I really find objectionable the kind of fake color-blindness that only seems to come up as a way to try to shut people up when they point out that racism is happening. "Race shouldn't matter" is a worthy thing to say; it is a petty way to try to divide people. But when someone only mentions this by way of trying to pretend that whoever points out that racism does exist or is happening is "the real racist" or some version of that sentiment, that is a lie. Were I running a board I would make this kind of perverse rhetorical trickery a bannable offense, I'm not kidding, because I find it very hard to believe that this is an honest error.

But hey, play it any way you need to. This being E, I will simply say that's enough of this thread for me. I said what I needed to say.
« Last Edit: July 14, 2013, 12:38:27 PM by Cyrano Johnson »

Offline Slywyn

Re: The Case of Trayvon Martin
« Reply #34 on: July 14, 2013, 12:42:24 PM »
I'm not trying to 'play' anything. It really does not matter to me, and I don't understand the kind of mindset that makes it matter.

Offline Valthazar

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Re: The Case of Trayvon Martin
« Reply #35 on: July 14, 2013, 12:42:33 PM »
I also don't understand why race matters here, because the case has nothing to do with race.  This could be two white guys, two black guys, or two asian guys, and the Zimmerman's defense wouldn't have changed.  The media is the one injecting racial politics into this by using age 12-year old pictures of Trayvon where he looks very clean-cut.

This type of situation could have happened to any of us.  I am sure everyone has gotten into a fight at least once - some drunk idiot at a bar, or a bully at school.  These laws are intended to protect victims so they won't go to jail for defending themselves.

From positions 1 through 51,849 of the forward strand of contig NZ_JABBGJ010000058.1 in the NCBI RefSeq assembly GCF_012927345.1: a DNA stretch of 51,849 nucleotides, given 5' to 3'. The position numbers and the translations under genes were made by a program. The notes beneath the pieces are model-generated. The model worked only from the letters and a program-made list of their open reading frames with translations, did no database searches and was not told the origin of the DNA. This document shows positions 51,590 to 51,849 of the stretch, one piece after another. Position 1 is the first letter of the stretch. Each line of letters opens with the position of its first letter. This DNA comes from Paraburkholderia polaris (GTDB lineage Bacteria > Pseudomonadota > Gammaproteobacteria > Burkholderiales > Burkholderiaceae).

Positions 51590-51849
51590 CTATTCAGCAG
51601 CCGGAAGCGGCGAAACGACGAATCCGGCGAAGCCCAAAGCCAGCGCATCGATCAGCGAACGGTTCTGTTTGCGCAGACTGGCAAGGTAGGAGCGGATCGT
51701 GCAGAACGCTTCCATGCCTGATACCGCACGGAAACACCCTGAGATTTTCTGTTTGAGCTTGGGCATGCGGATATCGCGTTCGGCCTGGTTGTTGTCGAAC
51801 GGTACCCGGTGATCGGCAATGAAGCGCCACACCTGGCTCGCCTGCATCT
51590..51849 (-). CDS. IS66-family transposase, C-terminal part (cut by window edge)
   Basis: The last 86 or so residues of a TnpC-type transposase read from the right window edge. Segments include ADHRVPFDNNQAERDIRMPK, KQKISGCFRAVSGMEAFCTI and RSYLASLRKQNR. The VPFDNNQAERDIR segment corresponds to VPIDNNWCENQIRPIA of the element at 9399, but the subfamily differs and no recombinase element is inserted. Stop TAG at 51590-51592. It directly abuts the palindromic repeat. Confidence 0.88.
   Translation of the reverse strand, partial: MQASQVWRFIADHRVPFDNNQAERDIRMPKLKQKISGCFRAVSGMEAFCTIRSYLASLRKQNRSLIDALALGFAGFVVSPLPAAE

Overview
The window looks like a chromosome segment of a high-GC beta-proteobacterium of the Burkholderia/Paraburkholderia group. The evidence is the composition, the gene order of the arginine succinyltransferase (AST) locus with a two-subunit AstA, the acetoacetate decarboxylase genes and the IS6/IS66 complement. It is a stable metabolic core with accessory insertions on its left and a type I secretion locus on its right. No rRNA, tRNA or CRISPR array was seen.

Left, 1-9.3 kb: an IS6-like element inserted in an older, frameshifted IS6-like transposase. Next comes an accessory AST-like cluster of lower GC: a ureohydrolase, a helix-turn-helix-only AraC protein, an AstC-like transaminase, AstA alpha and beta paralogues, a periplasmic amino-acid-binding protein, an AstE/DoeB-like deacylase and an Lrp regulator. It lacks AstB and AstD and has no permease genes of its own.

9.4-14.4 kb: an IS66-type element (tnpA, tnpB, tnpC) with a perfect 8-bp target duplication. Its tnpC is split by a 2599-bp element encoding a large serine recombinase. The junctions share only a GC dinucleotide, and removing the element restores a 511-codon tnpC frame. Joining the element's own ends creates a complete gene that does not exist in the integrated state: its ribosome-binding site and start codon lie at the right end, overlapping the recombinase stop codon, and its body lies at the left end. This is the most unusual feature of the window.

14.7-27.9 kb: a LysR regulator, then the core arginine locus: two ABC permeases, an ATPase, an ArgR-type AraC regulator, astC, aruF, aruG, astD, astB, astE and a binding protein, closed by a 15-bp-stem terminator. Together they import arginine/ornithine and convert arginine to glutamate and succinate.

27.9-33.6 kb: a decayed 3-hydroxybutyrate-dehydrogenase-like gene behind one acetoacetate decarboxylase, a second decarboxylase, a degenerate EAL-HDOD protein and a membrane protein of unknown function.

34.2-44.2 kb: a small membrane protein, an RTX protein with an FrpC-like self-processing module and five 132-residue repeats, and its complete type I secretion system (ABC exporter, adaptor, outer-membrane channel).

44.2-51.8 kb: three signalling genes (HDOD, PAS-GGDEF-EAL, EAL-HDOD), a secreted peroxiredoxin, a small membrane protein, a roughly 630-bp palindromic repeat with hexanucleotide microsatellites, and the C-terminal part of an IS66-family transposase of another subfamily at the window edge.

Valthazar, since you're arguing strictly from the law... what about 776.041(2)? It seems pretty clear to me that Zimmmerman was provoking Martin, and - in following and confronting him - obviously did not exhaust every reasonable means of escape or make a good-faith effort to stand down.

I read that clause here:
http://www.leg.state.fl.us/statutes/index.cfm?App_mode=Display_Statute&Search_String=&URL=0700-0799/0776/Sections/0776.041.html

So merely going up to Martin and talking due to suspicion, as his defense claims, is not in violation of the law.  How was Zimmerman to know that Martin posed a threat when he was initially going up to him?  He only knew that Martin was a threat after he started physically assaulting him.  Zimmerman may have been suspicious of Martin, but that doesn't mean he felt he was a threat.

Offline Cyrano Johnson

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Re: The Case of Trayvon Martin
« Reply #36 on: July 14, 2013, 12:48:47 PM »
Quote from: Slywyn
I don't understand the kind of mindset that makes it matter.

There's a difference between not understanding the kind of mindset that could be racist, and trying to deny the existence of racism and that large numbers of people function according to such a mindset. The kind of dishonesty I'm talking about is slipping from the former into the latter. You can tell me race wouldn't have mattered to you in this context; I'm not in a position to agree or disagree with that, not knowing you. But you cannot tell me that you don't know that race matters to anyone or affects anyone. That I do not believe.

I also don't understand why race matters here, because the case has nothing to do with race.

The case would likely not have happened without race. If they had been two white guys, the likelihood of Zimmerman stopping Martin -- much less feeling he could shoot him with impunity -- would have been far lower. This is a racial reality that black people in America live with every day. Blaming "the media" for injecting racial politics into it is a total disconnect from reality.

Offline Rogue

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Re: The Case of Trayvon Martin
« Reply #37 on: July 14, 2013, 12:52:55 PM »